Cognitive reserve is hypothesized to help people withstand greater brain pathology without manifesting clinical symptoms, and may be regarded as a preventive factor of dementia. It is unclear whether the effect of cognitive reserve is evident only among the older adults or after conversion to dementia, or if it can also be seen earlier in life before the prominent effects of cognitive aging become apparent. While finding a main effect of cognitive reserve on cognitive outcome may be consistent with the reserve hypothesis, in our view, it is unnecessary to invoke the idea of reserve if only a main effect is present. Rather, it is the interaction between a measure of reserve and a brain measure on cognitive outcome that is key for confirming that the effects of brain pathology affect people differently according to their cognitive reserve. We studied whether general cognitive ability at an average age of 20 years, as a direct measure of cognitive reserve, moderates the association between hippocampal volume and episodic memory performance in 494 middle-aged men ages 51 to 60. Whereas there was no statistically significant direct relationship between hippocampal volume and episodic memory performance in middle age, we found a statistically significant interaction such that there was a positive association between hippocampal volume and episodic memory only among people with lower general cognitive ability at age 20, i.e., lower levels of cognitive reserve. Our results provide support for the hypothesis that cognitive reserve moderates the relationship between brain structure and cognition in middle age, well before the onset of dementia.
|Original language||English (US)|
|Number of pages||8|
|State||Published - May 2013|
Bibliographical noteFunding Information:
This work was supported by grants from the National Institute on Aging [R01 AG022982, R01 AG018386, and R01 AG022381, R01 AG018384]; National Institute of Drug Abuse [DA029475]; National Institute of Neurological Disorders and Stroke [NS056883], National Center for Research Resources [P41-RR14075, BIRN002, U24 RR021382 ]; National Institute for Biomedical Imaging and Bioengineering [EB006758 ]; National Center for Alternative Medicine [RC1 AT005728-01]; National Institute for Neurological Disorders and Stroke [NS052585-01, 1R21NS072652-01, 1R01NS070963]; the Ellison Medical Foundation; Academy of Finland; and a Sigrid Juselius Foundation Fellowship (E.V.). The content of this paper is solely the responsibility of the authors and does not necessarily represent the official views of the NIA or the NIH.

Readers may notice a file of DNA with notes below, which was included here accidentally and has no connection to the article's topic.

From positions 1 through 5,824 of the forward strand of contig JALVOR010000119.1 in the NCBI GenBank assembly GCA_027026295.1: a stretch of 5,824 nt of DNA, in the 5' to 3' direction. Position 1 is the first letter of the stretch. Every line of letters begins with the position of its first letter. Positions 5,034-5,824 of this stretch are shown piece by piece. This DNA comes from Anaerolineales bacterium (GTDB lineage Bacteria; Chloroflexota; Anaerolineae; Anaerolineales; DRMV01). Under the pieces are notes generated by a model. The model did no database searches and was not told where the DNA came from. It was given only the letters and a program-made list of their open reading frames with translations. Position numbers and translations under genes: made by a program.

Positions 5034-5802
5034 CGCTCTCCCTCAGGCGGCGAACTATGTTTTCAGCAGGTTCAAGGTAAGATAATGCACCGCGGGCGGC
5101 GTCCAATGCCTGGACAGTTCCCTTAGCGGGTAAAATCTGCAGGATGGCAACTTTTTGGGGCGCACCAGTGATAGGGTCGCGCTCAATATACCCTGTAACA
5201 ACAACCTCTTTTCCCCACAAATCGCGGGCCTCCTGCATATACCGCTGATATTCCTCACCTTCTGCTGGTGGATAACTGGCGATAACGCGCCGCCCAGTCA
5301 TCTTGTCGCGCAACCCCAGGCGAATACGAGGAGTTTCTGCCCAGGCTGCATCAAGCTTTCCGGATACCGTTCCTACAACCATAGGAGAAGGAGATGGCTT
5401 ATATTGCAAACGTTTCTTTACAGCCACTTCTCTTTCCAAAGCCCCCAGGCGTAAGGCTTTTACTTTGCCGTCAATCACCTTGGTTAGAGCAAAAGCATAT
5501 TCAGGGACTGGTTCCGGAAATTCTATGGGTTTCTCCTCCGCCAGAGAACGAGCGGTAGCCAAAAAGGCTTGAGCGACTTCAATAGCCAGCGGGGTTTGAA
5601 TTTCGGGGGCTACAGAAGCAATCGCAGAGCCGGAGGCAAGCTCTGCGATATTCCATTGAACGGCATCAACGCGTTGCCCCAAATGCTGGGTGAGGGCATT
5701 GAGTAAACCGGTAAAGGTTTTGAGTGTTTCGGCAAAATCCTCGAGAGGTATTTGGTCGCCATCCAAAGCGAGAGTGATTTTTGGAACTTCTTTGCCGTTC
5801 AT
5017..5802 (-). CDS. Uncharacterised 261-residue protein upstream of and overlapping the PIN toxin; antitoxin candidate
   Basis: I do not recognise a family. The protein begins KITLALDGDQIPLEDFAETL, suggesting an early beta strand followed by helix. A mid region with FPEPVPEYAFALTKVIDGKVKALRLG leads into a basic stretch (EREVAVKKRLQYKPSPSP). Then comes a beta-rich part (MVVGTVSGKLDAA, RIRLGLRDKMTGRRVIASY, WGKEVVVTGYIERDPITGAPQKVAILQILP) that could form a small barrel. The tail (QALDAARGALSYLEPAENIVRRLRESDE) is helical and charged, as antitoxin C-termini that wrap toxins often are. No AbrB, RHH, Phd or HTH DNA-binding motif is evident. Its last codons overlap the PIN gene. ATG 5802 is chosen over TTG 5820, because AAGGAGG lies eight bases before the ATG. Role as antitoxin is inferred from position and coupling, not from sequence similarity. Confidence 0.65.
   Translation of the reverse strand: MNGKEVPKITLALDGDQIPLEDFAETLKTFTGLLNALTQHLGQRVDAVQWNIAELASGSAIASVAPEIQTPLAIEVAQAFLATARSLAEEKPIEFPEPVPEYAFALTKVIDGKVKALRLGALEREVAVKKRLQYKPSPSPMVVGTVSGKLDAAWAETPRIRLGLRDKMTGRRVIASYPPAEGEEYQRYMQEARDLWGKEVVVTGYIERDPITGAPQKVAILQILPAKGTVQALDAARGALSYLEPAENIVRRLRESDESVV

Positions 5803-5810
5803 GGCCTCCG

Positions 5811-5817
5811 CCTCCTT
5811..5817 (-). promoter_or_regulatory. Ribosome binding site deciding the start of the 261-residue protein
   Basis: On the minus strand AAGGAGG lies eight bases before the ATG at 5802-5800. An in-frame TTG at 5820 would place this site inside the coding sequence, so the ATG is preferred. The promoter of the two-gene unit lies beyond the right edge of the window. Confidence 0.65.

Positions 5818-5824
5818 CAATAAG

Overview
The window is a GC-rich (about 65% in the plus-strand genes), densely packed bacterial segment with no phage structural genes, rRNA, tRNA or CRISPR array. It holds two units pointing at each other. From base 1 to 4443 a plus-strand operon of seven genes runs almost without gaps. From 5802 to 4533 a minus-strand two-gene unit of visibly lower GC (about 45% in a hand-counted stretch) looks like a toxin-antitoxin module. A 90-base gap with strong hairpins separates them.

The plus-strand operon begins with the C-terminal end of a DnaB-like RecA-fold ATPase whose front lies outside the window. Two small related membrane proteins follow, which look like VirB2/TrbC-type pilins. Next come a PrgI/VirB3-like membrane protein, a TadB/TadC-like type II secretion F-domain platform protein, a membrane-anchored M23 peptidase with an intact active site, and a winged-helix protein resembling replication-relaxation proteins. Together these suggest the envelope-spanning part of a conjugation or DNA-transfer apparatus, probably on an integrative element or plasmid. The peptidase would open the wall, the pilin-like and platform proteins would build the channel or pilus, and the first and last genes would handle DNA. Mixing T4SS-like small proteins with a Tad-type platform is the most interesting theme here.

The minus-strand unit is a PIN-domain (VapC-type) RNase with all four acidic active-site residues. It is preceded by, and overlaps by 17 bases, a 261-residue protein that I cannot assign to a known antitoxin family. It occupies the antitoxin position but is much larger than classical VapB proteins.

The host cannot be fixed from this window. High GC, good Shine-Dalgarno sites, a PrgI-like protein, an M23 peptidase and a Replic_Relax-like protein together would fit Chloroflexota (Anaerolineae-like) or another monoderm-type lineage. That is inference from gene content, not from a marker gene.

The Cooperative Studies Program of the U.S. Department of Veterans Affairs has provided financial support for the development and maintenance of the Vietnam Era Twin (VET) Registry. Numerous organizations have provided invaluable assistance in the conduct of this study, including: Department of Defense; National Personnel Records Center, National Archives and Records Administration; the Internal Revenue Service; National Opinion Research Center; National Research Council, National Academy of Sciences; the Institute for Survey Research, Temple University. This material was, in part, the result of work supported with resources of the VA San Diego Center of Excellence for Stress and Mental Health. Most importantly, the authors gratefully acknowledge the continued cooperation and participation of the members of the VET Registry and their families. We also appreciate the time and energy of many staff and students on the VETSA projects.
- Cognitive reserve
- Episodic memory
- General cognitive ability
- Verbal learning